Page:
Preservation Artisans Guild Member Feature: Lee Littlewood | Lee’s Better Letters

In Calligraphy, Design, Featured PAG Members, Hand Lettering, History, Old School, Restoration, Silver by Karla Pearlstein

For our latest installment of the Preservation Artisans Guild Member Feature Series, Lee Littlewood of Lee’s Better Letters participated in a fun Q & A about his Portland-based hand-lettering and sign crafting business and just what goes into it.

everett_bistroLee Littlewood, who has been a member of Preservation Artisans Guild practically since it’s inception, tells us that Lee’s Better Letters is the result of his love of the fine art of calligraphy hitting the real world of needing to make a living.Lee had the good fortune to take Lloyd Reynolds’ calligraphy class in college, Roy Darby’s Signpainter Union Apprenticeship class, and Doug Lynch’s very last graphic design class – the three instructors forming a trifecta of Portland’s strong lettering scene to give Lee the skills he needed to expose his innate talent and skill. The city of Portland has always been hospitable to small craftsmen and artisans and it was, Lee admits, much easier to start Lee’s Better Letters in his basement in 1972 than to work on someone else’s clock in an established sign shop. Since then, Lee’s successful sign painting company has expanded to a one-man shop with a number of skilled and experienced colleagues in an elegant Portland warehouse space. By operating more as a consortium than a standard company, Lee’s Better Letters applies experience from numerous fields to solve any and every sign problem.

ticketsLee had the good fortune to take Lloyd Reynolds’ calligraphy class in college, Roy Darby’s Signpainter Union Apprenticeship class, and Doug Lynch’s very last graphic design class – the three instructors forming a trifecta of Portland’s strong lettering scene to give Lee the skills he needed to expose his innate talent and skill. The city of Portland has always been hospitable to small craftsmen and artisans and it was, Lee admits, much easier to start Lee’s Better Letters in his basement in 1972 than to work on someone else’s clock in an established sign shop. Since then, Lee’s successful sign painting company has expanded to a one-man shop with a number of skilled and experienced colleagues in an elegant Portland warehouse space. By operating more as a consortium than a standard company, Lee’s Better Letters applies experience from numerous fields to solve any and every sign problem.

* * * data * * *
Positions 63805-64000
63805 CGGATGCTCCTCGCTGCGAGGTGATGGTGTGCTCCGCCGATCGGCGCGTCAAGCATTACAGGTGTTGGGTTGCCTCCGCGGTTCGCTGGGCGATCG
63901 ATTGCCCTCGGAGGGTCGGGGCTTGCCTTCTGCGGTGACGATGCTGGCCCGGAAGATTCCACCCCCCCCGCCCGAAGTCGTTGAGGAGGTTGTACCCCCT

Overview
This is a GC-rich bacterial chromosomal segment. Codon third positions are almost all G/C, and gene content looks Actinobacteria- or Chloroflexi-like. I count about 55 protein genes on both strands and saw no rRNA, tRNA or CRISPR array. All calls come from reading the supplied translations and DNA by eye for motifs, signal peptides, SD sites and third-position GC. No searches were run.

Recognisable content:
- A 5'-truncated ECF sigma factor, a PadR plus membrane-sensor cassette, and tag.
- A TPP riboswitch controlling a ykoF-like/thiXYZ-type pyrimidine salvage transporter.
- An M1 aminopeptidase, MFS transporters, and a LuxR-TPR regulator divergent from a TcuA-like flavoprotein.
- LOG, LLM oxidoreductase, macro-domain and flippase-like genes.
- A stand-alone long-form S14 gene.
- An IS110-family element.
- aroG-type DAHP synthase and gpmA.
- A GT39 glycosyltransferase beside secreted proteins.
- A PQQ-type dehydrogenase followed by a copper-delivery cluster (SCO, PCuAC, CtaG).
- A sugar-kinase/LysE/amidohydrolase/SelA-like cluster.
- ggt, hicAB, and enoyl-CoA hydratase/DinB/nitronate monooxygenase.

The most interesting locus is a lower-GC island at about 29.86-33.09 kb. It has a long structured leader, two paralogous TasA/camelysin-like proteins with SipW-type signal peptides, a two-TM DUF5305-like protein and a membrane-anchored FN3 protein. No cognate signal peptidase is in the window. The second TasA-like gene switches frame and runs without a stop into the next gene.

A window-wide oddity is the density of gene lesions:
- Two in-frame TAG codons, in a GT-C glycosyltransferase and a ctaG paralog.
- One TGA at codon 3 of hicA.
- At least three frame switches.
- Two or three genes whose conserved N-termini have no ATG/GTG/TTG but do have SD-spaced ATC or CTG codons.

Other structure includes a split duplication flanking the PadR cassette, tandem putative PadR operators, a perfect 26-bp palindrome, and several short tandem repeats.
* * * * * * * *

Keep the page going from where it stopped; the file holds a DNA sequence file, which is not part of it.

piccolo_mondoAbout his services Lee says, “Gilding of all sorts is a major preoccupation of my shop, from doctor’s names to weathervanes, using gold, silver, palladium, brass and aluminum leaf as well as metal powders and chemical deposition methods.

Examples of just some of the extensive window gilding Lee has done all over the city of Portland include: The Director Building (silver);  Pioneer Place leaves (brass) and roses (gold);  Schnitzer Concert Hall stage doors (silver).  Examples of surface gilding throughout the city include:  The Arlene Schnitzer Concert Hall theater letters; The Newmark Theater theater letters; the projecting sign at Morgan’s Alley;  and the room names at The Central Library.

Q: What do you like about being a member of PAG?

23hoytA: The well developed but apparently random skillsets of the other members. I mean – expertise in old wallpaper designs? How cool is that??

Q: How did you get started in your craft?

A: I went to Reed College for Biology, but I also took a calligraphy class from Lloyd Reynolds. Once I started, I just kept having fun making letters, so I decided not to go to graduate school but to do letters instead. I eventually got a job in a sign shop and that allowed me to take the Union Apprenticeship Class from Roy Darby 1972. Roy was a fine, ‘old school’ craftsman who got started in 1928.